From renowned voices such as Nan Goldin and Susan Meiselas to the unbelievably fierce Gerda Taro, women have immensely contributed to photography as we know it today.
All artists, regardless of gender, are attempting to shape an audience’s perspective on the human experience. But these pioneering female photographers have helped shape collective understanding of female rights and challenges, drawing from life or reproducing metaphorical scenarios to do so.
Photography, a young medium compared to its artistic counterparts, has been a field in which women have exhibited extraordinary prowess in the 20th century, one in which the patriarchal standards applicable to most areas of work didn’t seem to matter so much.
Perhaps because photography itself is such a “young” artistic medium, one which became popular at the turn of the 20th century, and one which was not considered a credible art form until fairly recently, which was born just as gender roles began to get re-examined.
These exemplary women, experienced and opposed multiple forms of social and political oppression beyond gender, offering critical, political and imagined perspectives on various radical and marginalized communities. Exposing the atrocities of war, documenting revolutions as they unfolded, and even bringing to light the epidemic of domestic abuse or drug-addiction within people’s private homes, on countless occasions these women have exhibited the courage and empathy to rival their male counterparts.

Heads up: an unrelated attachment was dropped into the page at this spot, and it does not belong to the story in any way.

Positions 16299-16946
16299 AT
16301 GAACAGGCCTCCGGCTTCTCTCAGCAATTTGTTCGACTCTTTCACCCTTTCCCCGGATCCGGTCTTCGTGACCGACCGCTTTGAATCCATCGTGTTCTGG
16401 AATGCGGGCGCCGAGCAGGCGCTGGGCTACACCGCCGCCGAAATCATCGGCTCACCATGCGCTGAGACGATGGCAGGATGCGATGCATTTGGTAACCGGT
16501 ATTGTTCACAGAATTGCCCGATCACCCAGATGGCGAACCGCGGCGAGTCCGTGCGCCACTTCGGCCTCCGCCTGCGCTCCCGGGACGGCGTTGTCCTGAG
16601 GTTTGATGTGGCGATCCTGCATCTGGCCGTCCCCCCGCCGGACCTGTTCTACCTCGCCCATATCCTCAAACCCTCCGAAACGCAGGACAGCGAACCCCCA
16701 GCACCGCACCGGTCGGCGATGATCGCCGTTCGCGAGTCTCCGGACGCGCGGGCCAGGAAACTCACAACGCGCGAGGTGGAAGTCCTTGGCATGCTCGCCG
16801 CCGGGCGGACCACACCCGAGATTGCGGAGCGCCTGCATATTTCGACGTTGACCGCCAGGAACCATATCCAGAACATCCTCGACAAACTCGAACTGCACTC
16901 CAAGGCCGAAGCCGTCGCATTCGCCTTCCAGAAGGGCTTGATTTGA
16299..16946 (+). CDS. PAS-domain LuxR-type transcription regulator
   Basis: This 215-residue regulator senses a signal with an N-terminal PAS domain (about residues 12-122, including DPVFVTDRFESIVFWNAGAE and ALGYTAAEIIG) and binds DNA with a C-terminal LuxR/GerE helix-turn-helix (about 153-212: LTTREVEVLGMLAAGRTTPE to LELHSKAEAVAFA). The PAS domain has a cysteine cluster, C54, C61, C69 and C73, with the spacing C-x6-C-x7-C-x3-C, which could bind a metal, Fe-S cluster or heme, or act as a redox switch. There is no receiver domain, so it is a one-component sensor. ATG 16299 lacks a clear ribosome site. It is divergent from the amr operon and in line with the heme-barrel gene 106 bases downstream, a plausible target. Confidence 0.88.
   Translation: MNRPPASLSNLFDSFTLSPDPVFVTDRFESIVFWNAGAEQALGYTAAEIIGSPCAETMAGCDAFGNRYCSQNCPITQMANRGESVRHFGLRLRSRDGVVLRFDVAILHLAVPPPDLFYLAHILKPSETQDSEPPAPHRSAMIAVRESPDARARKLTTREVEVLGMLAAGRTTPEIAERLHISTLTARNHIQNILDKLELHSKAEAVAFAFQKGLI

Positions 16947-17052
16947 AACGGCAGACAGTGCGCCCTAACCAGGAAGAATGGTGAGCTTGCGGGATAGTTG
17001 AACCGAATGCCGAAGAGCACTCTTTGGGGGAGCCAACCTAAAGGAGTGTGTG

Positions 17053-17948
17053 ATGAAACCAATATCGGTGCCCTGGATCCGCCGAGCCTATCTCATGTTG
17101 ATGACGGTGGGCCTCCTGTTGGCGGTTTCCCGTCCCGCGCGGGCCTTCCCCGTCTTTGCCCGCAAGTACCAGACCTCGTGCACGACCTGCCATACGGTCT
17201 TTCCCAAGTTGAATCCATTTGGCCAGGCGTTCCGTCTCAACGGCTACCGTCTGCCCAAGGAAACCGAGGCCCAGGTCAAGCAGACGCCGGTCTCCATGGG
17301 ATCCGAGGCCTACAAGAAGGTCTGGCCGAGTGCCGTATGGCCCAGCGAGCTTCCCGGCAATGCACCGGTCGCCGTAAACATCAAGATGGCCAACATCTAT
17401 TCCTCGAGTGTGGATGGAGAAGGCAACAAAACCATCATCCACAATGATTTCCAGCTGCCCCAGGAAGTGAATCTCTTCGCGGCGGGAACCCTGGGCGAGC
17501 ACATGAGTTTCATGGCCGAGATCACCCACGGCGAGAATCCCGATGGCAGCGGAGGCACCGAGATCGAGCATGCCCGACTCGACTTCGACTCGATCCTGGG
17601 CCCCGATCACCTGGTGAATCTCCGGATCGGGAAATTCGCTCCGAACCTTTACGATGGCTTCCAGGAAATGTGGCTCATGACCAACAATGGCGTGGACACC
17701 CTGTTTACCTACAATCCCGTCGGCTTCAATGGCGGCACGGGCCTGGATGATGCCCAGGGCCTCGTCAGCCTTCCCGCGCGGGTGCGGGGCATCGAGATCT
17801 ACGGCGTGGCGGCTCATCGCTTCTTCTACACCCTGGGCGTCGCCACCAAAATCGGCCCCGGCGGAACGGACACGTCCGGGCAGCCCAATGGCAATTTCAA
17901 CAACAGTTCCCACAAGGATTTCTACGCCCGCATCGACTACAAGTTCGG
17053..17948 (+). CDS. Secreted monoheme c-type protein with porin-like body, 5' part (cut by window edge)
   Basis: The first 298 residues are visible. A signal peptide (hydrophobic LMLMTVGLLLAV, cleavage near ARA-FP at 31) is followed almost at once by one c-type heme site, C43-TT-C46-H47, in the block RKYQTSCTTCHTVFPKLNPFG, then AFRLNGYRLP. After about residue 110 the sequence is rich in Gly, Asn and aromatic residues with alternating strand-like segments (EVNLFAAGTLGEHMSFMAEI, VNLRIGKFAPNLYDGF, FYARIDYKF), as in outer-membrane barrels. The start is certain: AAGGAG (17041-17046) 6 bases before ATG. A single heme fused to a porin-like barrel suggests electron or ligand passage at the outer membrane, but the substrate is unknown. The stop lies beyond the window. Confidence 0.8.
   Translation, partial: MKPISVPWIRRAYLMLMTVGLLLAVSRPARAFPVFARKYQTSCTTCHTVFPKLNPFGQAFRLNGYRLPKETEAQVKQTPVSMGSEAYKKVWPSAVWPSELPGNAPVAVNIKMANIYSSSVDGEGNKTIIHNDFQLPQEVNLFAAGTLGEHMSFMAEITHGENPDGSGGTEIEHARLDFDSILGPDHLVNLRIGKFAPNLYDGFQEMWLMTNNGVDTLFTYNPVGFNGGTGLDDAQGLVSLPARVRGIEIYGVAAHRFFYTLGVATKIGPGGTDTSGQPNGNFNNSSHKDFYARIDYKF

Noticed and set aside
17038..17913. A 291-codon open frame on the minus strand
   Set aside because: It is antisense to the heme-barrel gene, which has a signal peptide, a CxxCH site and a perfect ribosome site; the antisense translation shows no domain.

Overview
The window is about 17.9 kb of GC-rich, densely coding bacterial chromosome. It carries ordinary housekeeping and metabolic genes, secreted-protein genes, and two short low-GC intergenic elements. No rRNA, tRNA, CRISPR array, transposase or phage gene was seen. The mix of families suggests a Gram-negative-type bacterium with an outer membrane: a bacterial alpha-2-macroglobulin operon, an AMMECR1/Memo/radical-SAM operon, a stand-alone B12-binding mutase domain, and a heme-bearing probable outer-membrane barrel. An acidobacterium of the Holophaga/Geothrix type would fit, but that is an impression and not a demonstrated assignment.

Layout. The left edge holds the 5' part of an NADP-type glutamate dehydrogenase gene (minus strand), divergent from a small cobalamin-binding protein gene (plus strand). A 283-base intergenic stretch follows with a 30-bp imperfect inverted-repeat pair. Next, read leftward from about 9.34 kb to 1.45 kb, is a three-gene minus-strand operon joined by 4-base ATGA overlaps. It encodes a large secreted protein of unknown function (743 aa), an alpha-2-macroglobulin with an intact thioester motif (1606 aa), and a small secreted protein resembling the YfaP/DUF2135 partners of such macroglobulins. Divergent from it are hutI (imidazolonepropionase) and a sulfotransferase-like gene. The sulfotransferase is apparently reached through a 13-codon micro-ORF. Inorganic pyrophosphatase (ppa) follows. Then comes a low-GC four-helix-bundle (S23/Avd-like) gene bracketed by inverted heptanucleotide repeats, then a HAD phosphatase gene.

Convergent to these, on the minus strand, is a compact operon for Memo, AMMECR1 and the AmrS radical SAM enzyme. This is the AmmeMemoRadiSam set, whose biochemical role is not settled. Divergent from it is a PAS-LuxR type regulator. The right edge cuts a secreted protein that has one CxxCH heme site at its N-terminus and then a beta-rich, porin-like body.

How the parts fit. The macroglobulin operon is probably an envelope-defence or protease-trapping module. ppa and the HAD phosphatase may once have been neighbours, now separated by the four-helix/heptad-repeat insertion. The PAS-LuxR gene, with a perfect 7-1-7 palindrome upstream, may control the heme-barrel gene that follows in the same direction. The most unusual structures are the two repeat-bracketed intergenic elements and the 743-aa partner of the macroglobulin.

War, for example, was always considered to be a masculine phenomenon, no place for a woman. Indeed, until the last few decades, only men were soldiers and politicians, and largely dictated the way the world was run. We remember the atrocities of modern warfare through the eyes of the great war photographers and photojournalists such as Don McCullin and Robert Capa, courageous men who helped bring to light the horrors befalling humanity in the 20th century. But, just as there were brave male photographers on the frontlines, there were also women shooting behind the scenes. Two standout names are Margaret Bourke-White and Gerda Taro.
Bourke-White took up photography as a hobby whilst attending university, but quickly developed a passion for the medium and was noticed by Fortune magazine who commissioned her to work on the story of an Iron Manufacturer in Germany. Then, throughout the 1930’s, Bourke-White was sent on assignment in Germany and the Soviet Union. In this time she redefined her style, introducing people and social issues into her oeuvre, and weaving in a compassionate and humanistic approach.
As WWII broke out, Life commissioned her to work directly with the U.S. armed forces. Whilst she was crossing the Atlantic Ocean to Africa, her ship was torpedoed and sunk, but Bourke-White survived and went on to cover the struggle of the Allied infantrymen in the Italian campaign. She also covered the siege of Moscow, and later her photographs of the emaciated inmates of concentration camps shocked the world.
Taro, like Bourke-White, was not going to allow the fact that she was a woman in a warzone keep her away from a good photograph. Taro, the pseudonym of Gerda Pohorylle, helped invent the name Robert Capa, literally, the name was created as a pseudonym for Endre Friedmann who then came to earn the fame the name had made.
However, it is largely forgotten that many of Capa’s photographs of the Spanish Civil war were shot by Taro. Her name has now faded into obscurity, not least because of her untimely death on the frontlines, but also as many of the photos she shot alongside Capa were lost for years, and then, once re-discovered, attributed to his name.